Bad Wi-Fi coverage is not the nightmare it once was, thanks to the recent rise of whole home mesh networks. There are plenty of them out there promising to spread signal far and wide to the unreachables of your abode, but the price to pay is, well, the price you pay, which can be quite high.
So, are Mesh Wi-Fi systems for you? Will they cure what ails you, smart home-wise, or are you better off checking out the cheaper options?
Read this: The best mesh Wi-Fi systems reviewed
Should you decide to pull the trigger, then come decisions over which brand, type of system and, finally, how best to set them up in your particular palace. No need for the deep yogic breathing, weâve got it all covered right here. Here we goâŠ
What is a mesh network?
Letâs keep this brief. Internet from outside gets into your wireless router, possibly via a separate modem, and your router turns that signal into Wi-Fi which radiates through your house. Thatâs plain Wi-Fi. Sadly, as we know, that signal then degrades the further it has to travel and the more barriers you put in its way â but a mesh network introduces other access points or nodes which take that Wi-Fi signal and send it out with more oomph.
Better still, that signal can be passed between other nodes in a Wi-Fi web, or mesh, rather than each node having to go back to rely on the main router each time.
The idea of mesh networks is nothing new, and itâs always been possible to DIY these setups using a bunch of old routers and some software to configure them as access points â but thatâs not very average Joe-friendly.
The real development is that manufacturers have started to sell out-of-the-box kits which they call Whole Home Mesh Wi-Fi Systems or something thereabouts. They take five minutes to get off the ground, are more reliable, and generally create little-to-no head-scratching whatsoever, unlike the homemade versions.
Unlike when using the Wi-Fi repeaters of old, a mesh offers more built-in network failsafes and a single SSID with the same password. So, no matter where you are in your house and which node youâre connected to, your device just uses the same credentials that it does for your main router.
Who needs mesh?
Really, anyone who canât get a decent Wi-Fi signal to all corners of their house should be thinking about mesh networking. That doesnât mean itâs the right solution for everyone, though. If itâs just one room that doesnât get the coverage you need, then a powerline adapter might be a better (and certainly cheaper) option. But if you live in a big place or an old house with thick walls or youâve got a few floors with two or more sets of concrete to get through, mesh might be your only viable solution.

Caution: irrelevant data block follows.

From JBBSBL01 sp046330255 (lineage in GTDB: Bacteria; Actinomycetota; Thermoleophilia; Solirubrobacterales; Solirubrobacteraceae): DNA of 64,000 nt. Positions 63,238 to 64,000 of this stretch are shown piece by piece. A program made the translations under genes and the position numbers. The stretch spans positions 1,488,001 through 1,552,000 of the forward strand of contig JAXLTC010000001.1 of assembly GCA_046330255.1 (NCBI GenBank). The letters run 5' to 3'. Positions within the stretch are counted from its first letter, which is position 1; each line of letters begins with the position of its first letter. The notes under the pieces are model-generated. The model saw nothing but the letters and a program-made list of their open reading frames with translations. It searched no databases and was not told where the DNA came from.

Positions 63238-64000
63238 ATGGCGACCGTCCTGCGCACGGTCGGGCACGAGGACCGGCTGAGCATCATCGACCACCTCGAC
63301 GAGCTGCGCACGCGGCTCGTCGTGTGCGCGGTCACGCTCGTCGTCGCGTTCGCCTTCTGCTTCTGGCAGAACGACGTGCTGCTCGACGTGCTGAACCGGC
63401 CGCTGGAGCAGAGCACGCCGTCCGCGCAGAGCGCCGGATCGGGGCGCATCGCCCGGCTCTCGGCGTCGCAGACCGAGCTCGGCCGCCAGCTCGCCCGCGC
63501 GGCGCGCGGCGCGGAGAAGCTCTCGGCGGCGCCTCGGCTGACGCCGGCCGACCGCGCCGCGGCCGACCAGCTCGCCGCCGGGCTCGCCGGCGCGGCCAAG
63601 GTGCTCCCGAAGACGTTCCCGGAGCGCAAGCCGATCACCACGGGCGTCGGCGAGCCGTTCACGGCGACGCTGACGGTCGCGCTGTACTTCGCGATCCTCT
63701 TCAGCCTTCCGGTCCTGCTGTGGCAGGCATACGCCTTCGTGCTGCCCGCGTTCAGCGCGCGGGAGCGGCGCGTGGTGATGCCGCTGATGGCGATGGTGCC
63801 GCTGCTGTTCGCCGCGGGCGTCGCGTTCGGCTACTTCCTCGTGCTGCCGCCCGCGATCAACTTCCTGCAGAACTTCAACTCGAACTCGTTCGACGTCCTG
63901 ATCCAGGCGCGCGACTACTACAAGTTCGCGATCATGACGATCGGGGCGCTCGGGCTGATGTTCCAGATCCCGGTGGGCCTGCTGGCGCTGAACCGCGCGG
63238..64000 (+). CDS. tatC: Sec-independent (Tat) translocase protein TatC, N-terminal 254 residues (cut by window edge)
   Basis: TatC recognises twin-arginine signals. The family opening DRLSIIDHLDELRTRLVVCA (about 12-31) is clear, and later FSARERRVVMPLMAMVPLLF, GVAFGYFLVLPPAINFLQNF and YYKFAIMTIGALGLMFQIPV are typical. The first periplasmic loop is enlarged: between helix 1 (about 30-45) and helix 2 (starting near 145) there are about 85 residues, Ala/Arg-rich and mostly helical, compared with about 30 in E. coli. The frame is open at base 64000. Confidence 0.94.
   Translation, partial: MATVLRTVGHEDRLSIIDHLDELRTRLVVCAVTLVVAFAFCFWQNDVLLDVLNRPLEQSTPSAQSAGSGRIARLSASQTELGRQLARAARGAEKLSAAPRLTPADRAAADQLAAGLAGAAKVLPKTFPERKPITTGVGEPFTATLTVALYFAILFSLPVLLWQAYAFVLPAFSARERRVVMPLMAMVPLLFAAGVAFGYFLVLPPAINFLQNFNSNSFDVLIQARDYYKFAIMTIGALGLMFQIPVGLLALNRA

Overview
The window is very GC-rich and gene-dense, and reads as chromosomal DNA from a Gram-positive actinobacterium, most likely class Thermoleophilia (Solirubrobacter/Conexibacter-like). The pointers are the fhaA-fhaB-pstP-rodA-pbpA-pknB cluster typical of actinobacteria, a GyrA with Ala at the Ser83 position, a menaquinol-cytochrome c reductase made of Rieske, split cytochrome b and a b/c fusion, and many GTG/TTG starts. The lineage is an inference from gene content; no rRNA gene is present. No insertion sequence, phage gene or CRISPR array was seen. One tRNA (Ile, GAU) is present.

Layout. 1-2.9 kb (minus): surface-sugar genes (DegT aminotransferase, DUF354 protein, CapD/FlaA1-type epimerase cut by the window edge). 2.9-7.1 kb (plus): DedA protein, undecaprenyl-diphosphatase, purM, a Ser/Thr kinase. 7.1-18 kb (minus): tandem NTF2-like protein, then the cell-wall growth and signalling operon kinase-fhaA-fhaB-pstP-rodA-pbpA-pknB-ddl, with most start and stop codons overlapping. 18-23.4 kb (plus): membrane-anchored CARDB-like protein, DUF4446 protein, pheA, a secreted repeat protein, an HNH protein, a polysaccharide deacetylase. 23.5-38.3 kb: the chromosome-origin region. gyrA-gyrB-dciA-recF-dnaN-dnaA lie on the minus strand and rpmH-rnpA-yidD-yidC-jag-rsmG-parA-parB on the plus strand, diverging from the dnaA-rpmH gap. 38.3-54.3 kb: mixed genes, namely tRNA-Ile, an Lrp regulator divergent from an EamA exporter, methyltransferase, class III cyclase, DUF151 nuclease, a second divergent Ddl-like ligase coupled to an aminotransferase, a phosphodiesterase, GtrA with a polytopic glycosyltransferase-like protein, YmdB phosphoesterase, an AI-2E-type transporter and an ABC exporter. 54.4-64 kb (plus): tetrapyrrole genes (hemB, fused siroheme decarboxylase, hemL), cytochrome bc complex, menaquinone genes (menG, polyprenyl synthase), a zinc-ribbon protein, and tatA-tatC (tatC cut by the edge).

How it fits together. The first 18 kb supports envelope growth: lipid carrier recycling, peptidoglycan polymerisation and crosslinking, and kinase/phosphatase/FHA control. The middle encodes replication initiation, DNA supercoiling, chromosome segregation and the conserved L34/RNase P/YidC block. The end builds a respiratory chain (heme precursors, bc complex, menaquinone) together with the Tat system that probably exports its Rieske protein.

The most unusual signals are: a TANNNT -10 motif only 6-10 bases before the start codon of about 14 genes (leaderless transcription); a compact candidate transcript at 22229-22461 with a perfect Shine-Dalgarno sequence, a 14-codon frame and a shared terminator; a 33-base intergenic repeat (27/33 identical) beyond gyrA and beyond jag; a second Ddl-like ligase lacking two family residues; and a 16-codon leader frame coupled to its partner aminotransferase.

Itâs also worth noting that powerlines will only work if the two sockets which your adapters are plugged into are in fact on the same electrical circuit. Older houses and houses with extensions are more likely be on multiple circuits. If thatâs your gaff then, again, mesh may be your only viable option.
Hybrid or Wi-Fi-only?
Naturally, there are a few things to consider. You didnât think this would be easy, did you?
Ignoring price â because thatâs really your call â your most important consideration should be the type of whole home mesh network kit that you go for. Some are wireless only while others are a hybrid of wireless and powerline adaptors. Generally, we prefer the hybrid systems because they offer a lot more flexibility in terms of where to place your nodes and because theyâre more likely to offer you whole home coverage.
Itâs largely down to thick walls. Thereâs nothing that will knacker a Wi-Fi signal quicker than a double course of bricks or the same thickness in concrete or, worse still, stonework. Period houses tend to have a lot of this. You might even have the same issue if thereâs a lot of steel beams in a particular section of your home.
It doesnât matter how many Wi-Fi nodes you have. The signal will struggle to get through all this, but powerlines are a fantastic way to circumvent that issues by using the electrical circuits to get out of the problem areas and then broadcast Wi-Fi beyond.
If youâre living in a more modern build, then Wi-Fi-only is probably fine.
Speed and bands
Another concern is the theoretical maximum speeds of service that each setup offers. Youâll need to take a look at the relevant product websites for that kind of info and compare and contrast. Theoretical maximums of 1200 Mbps will do you proud, and bear in mind that this data speed may well be split across more than one bandwidth, which is no bad thing.
Generally speaking, weâd say tri-band is worth it
Briefly, youâll find that many routers these days broadcast dual-band at the higher frequency, but shorter wavelength 5GHz and lower-frequency-but-longer-wavelength 2.4GHz (and, ideally, your mesh network) will extend that same format.
The 5GHz band is great for carrying more data more quickly, but the 2.4GHz signal is more resilient and will travel further. Having both on offer is a good option.
One or two home mesh kits also have a separate backhaul band or system. Backhaul is all about sending information in the other direction, which may be the smart devices on the ends of your Wi-Fi network uploading information or, possibly, your mesh nodes re-routing signal to one another.
So if you have a home packed with smart bits and pieces, you might want to look out for a system which ringfences backhaul like this. You might see them marketed as tri-band or you may have to read deeper into the blurb.